In the well-known 17th-century text Le Malade Imaginaire, Molière wrote, "the mind has great influence over the body, and maladies have their origin there." Since Molière, we now know that a diseased body and malfunctioning immune system also affect the mind. Inflammation of the nervous system has been increasingly recognized as an important factor in multiple conditions, including Alzheimer's and Parkinson's disease. New technologies in genetic engineering and drug development are rapidly progressing to implement this knowledge for early diagnosis and creative treatment strategies that take into consideration both the brain and the body.
One area that has benefited considerably from these developments is the study of anxiety. Historically, human stress reactions enabled our ancestors to survive attacks and protect the body from injury. But even though these reactions aren't necessities like they were for our ancestors, the same response patterns have continued to the present. An unpleasant discussion at work rarely leads to physical attacks, but our body nevertheless prepares for such attacks; it elevates the blood pressure to prepare for running, and produces more white blood cells as protection from anticipated injury. While such reactions are useful for immediate protection -- since alertness can assist us in reacting to stressful experiences faster and more efficiently -- the consequences of stress responses may also entail long-term damages spanning muscle and nerve cells malfunctions, neurodegenerative diseases like Alzheimer's and Parkinson's, and inflammatory diseases.
The long-term and disease-provoking consequences of stress responses may take years to develop. This was not a concern for early humans, whose life span was shorter than ours (by the time stress could take its toll, they were no longer alive). But today, humans live much longer, and as a result, stress-associated diseases -- especially in the elderly -- have become a major social and financial burden.
Over the past two decades, I, along with my colleagues at the Edmond and Lily Safra Center for Brain Sciences (ELSC) at The Hebrew University of Jerusalem, have pioneered and developed innovative strategies for investigating the consequences of traumatic experiences and designed new strategies to combat neurodegenerative diseases. Our work has proven that in both brain neurons and blood cells, the genetic information that processes events are vulnerable to changes under stress. Moreover, we've discovered that both inherited and acquired defects in neurons, as well as traumatic experiences or exposure to a contaminated environment, contribute to delayed susceptibilities to stress-associated diseases. The consequences may be seriously harmful, affect seemingly unrelated functions (e.g. learning and memory, the day-and-night cycle, muscle fatigue, inflammation), and last over the life spans of individuals and communities.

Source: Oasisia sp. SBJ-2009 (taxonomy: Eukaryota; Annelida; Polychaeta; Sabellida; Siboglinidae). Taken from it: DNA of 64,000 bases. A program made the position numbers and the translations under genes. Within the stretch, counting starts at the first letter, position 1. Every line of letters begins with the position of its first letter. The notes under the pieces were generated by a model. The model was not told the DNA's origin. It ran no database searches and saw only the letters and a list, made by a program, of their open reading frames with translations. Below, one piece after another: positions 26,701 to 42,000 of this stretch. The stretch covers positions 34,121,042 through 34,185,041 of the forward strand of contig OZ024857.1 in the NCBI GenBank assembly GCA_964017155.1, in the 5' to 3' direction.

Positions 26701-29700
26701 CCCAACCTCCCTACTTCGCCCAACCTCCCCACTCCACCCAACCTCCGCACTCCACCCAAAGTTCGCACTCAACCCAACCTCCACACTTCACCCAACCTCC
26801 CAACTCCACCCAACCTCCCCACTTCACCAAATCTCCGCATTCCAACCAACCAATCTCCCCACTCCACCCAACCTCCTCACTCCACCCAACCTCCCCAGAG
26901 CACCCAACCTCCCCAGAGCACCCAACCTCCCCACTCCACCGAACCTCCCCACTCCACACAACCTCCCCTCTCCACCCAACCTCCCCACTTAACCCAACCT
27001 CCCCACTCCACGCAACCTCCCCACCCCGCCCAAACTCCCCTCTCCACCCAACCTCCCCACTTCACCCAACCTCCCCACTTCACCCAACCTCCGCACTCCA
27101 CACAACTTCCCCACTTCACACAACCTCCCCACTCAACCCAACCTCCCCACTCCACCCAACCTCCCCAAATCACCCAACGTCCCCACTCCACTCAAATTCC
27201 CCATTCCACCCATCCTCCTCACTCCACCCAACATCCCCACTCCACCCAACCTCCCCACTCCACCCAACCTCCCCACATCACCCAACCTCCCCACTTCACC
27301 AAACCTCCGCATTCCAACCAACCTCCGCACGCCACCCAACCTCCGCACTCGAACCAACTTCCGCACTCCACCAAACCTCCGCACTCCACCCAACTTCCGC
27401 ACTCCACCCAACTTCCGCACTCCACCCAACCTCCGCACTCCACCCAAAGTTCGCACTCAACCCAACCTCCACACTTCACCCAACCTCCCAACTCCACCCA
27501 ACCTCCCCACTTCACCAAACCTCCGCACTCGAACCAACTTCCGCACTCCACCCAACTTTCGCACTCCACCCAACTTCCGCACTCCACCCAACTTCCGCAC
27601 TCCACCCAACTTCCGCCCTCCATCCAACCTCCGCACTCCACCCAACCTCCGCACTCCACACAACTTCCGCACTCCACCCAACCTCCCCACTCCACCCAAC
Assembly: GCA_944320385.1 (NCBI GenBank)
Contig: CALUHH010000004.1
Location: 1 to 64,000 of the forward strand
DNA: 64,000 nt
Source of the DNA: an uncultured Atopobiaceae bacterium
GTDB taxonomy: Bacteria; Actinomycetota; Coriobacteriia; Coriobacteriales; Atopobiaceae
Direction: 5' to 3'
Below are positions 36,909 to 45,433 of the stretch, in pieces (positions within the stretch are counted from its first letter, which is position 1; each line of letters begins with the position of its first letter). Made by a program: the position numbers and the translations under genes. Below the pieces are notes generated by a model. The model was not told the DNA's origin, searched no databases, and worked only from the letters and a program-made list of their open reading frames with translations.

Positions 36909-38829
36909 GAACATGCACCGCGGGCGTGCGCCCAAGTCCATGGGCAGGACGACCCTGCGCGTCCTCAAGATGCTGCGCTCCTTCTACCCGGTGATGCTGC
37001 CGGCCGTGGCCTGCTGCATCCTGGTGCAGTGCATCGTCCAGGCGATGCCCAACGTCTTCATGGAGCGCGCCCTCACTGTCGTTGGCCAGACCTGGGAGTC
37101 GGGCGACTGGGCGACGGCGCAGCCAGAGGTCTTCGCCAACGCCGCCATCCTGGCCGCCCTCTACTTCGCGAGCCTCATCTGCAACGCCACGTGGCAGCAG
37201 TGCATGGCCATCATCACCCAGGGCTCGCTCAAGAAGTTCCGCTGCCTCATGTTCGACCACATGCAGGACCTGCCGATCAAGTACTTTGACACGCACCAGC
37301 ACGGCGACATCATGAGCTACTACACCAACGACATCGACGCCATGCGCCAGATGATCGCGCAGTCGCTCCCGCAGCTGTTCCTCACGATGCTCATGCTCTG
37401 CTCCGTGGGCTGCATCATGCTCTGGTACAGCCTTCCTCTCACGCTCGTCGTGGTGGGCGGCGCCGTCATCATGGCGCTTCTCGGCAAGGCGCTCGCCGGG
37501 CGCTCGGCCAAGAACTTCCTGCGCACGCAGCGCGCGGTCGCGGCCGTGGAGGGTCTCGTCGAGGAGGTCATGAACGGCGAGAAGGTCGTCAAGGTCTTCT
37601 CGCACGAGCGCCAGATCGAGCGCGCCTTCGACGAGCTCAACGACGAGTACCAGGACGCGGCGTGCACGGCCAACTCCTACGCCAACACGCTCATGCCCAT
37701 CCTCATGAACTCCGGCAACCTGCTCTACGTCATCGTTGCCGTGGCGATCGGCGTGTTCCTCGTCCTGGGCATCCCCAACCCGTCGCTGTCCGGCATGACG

A good portion of our research has been devoted to a small chemical called acetylcholine, the first known neurotransmitter (a small chemical compound which is capable of activating neurons to send electrical signals) and the primary communicator between the body and the brain. Discovered 100 years ago by the Nobel laureate Otto Loewi, acetylcholine comes from the brain through the vagus nerve and is responsible for muscle twitching. We've discovered that acetylcholine signals produced in the brain affect psychological stress responses, inflammation, aging, and the recovery from acute ischemic stroke.
As part of our research, we isolated the genes controlling acetylcholine degradation in humans and identified stress-induced changes in their expression in brain neurons and blood cells alike. To pinpoint the physiological role of these genes, we engineered mice with excess or deficient amounts of the genes' protein products and watched their learning, muscle functioning and behavior. We learned three basic things:
1) Either too much or too rapid degradation of acetylcholine may cause cognitive deterioration, which intensifies anxiety reactions and can also intensify them, creating a vicious cycle;
2) The mice with excess breakdown of acetylcholine suffer constant inflammation, demonstrating the power of brain-to-body communication for our immune system and showing that individuals who carry inherited small changes in these genes are at increased risks for Parkinson's and Alzheimer's disease;
3) Different products of these genes may either enhance the progression of brain pathology in Alzheimer's and Parkinson's disease or help protect against them, and they also determine one's prospects to survive and recover from ischemic stroke. Measuring such changes by a simple blood test can hence predict one's prospects for recovery and the risks for post-traumatic stress disorder.
New discoveries in stress-related pathologies are occurring at a quickening pace. Just recently, we've developed a synthetic DNA-based drug for treating patients with inflammatory bowel disease. With the help of a $5 million grant approved by the Leona M. and Harry B. Helmsley Charitable Trust, we hope that such developments will bring us closer to finding more permanent treatments for neurodegenerative and other diseases that have, unfortunately, become all too common.